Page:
Tuesday, February 28, 2012
To all the male religious leaders who continue to speak about women's health issues without inviting any women to the table: Gentlemen, you make my life as a female priest that much harder. Surely you could find a qualified woman to at speak on our behalf.
I am tired of apologizing for you and the oppression that you have created which often represents "the church." Honor us. Honor our bodies, our minds, and our ability to speak for ourselves.
The Rev. Anna Carmichael
Mr. Davis, I read your letter about our self-praising president (Feb. 18) and it brought a great smile to my face.
Just two things: First, show me any politician who does not tout their accomplishments. Second, remember "Mission Accomplished"? Enough said.
It is considered acceptable in society to applaud your enemies when they do well. Even professional athletes can do it. Certainly we can agree this is a group known for self-aggrandizing behaviors and sometimes lacking in social skills.
Our choices, responsibility
The removal of Condit Dam has fueled a lot of finger pointing. But if one wants to place blame, shouldn't we consider placing it on all of us as a collective group? We all want electricity and have demonstrated through past history that we are more than willing to destroy natural environments around the country and decimate culturally significant areas with little, if any, thought of the consequences.
But it's not just electricity we want. As a consumer-driven society we want a lot of things and many of these things cause serious issues in our country and around the world. Yet we tend to blame "others" for these issues. Issues like polluted water, toxic waste, air pollution, clear cuts, extinctions of species, acid rain, etc.
But who are the "others" that are responsible for these issues? Is it corporations or is it you and I, the individuals who are buying products and services from corporations?
In today's fast-moving society we rarely consider how our actions contribute to these issues. All of today's environmental "woes" are due to our combined actions as individuals. If we want less pesticides in our water we can choose to buy local organic produce and not use pesticides in our yards; if we want less clear cuts we can choose to buy sustainably harvested wood; if we want robust fisheries we can choose to support actions that enhance fisheries.
I impact the world and my neighbors with the choices I make every day. I choose to use electricity and therefore I am partially responsible for the impacts of electrical generation and the current issues we face with Condit dam. In my own small way I try to offset my damage by supporting local organizations that are working on sustainable solutions to the larger issues we face as a society.
One fine example is the Bonneville Environmental Foundation (www.B-E-F.org). We are currently living through the impact of choices that people made 100 years ago when Condit Dam was built. Now it's our turn to make choices that will impact the generations that come after us.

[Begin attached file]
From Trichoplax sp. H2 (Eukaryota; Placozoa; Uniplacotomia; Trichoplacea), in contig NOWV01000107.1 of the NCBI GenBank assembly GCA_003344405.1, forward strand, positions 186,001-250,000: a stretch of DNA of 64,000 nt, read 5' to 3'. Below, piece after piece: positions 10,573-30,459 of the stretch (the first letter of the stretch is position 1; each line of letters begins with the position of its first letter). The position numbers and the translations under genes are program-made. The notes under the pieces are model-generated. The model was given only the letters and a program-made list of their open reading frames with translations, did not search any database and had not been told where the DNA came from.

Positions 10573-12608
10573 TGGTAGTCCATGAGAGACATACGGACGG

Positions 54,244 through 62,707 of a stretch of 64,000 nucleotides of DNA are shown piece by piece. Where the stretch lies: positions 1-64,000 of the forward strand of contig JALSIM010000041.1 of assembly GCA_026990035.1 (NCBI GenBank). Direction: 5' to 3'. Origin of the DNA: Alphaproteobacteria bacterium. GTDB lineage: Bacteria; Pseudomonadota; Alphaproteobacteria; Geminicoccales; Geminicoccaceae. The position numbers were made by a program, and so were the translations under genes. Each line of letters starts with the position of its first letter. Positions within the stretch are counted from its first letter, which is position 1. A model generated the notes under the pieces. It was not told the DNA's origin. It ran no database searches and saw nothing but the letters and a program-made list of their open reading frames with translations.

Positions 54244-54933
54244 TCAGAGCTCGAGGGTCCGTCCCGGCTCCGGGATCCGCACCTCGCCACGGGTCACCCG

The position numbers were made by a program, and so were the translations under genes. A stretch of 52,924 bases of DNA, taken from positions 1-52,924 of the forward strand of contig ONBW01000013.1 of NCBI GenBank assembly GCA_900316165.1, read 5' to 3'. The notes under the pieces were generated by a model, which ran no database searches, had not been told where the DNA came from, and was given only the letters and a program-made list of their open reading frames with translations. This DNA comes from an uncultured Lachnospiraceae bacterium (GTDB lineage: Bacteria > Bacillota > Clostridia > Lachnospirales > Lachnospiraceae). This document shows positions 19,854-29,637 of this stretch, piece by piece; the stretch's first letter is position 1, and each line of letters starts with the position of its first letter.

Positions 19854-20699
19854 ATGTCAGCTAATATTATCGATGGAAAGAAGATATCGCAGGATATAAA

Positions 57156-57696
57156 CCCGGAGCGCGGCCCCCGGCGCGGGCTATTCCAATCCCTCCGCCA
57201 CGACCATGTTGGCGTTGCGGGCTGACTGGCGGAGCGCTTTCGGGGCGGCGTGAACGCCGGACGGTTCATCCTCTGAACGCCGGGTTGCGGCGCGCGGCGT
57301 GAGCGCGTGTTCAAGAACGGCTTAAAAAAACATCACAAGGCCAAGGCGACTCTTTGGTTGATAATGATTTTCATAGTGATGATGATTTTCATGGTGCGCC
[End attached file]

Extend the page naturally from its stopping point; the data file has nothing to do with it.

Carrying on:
White Salmon, Wash.
Once again the PERS board is raising rates, 20-30 percent; the extra drag on our government agencies will continue for years to come as we wait for the retirement of tier 1 workers, and to a lesser extent tier 2.
The effects are felt at your city, your port, your county and the state. It's been devastating for most school districts, as well.
As PERS rates go up services must be slashed or income to the agencies must grow; and the cash flow to governments has slowed, not increased. Why does the PERS board continue to pay out so much when without legislative action it could go to a risk-free rate of return on money match which would then be in the neighborhood of 3-4 percent?
There are other things that can be done, such as the way the 6 percent is credited; the legislators know it and don't mandate it.
Why doesn't the legislature act on this; is it because most legislators will be PERS beneficiaries?
The play Princess Slob is terrific! Mark Steighner has written another remarkable play, combined with outstanding performances by Hood River Middle School staff and students, and directed by HRMS' Rebecca Nederhiser.
The story is positive, the music is upbeat and engaging and the moral is a solid foundation for all.
This small group of talented performers is top of the line! One more weekend to see the play; you won't want to miss.
Down the tubes
Many years ago there was an incident in my northern New England hometown which I will never forget. One of those formative moments.
It was a severe winter. An old man was found in his humble home, frozen dead in a rocking chair in front of his cold wood stove, teapot resting on his knee, with no firewood around. The good Christian townsfolk were deeply saddened and outraged. "This should not happen."
Today, I can hear people saying, "Someone should have the right to freeze to death in their home if they want to," or "In this socialist country we don't even have the freedom to do this." So this is what we've come to?
In the 1930s there was the "New Deal." In 1944 FDR offered a remarkable proposal for an Economic Bill of Rights. In the 1960s LBJ championed the "Great Society," a vision of full employment, decent wages and retirement, affordable higher education for those who qualified and healthcare for all. These were high political visions to help lift everyone up.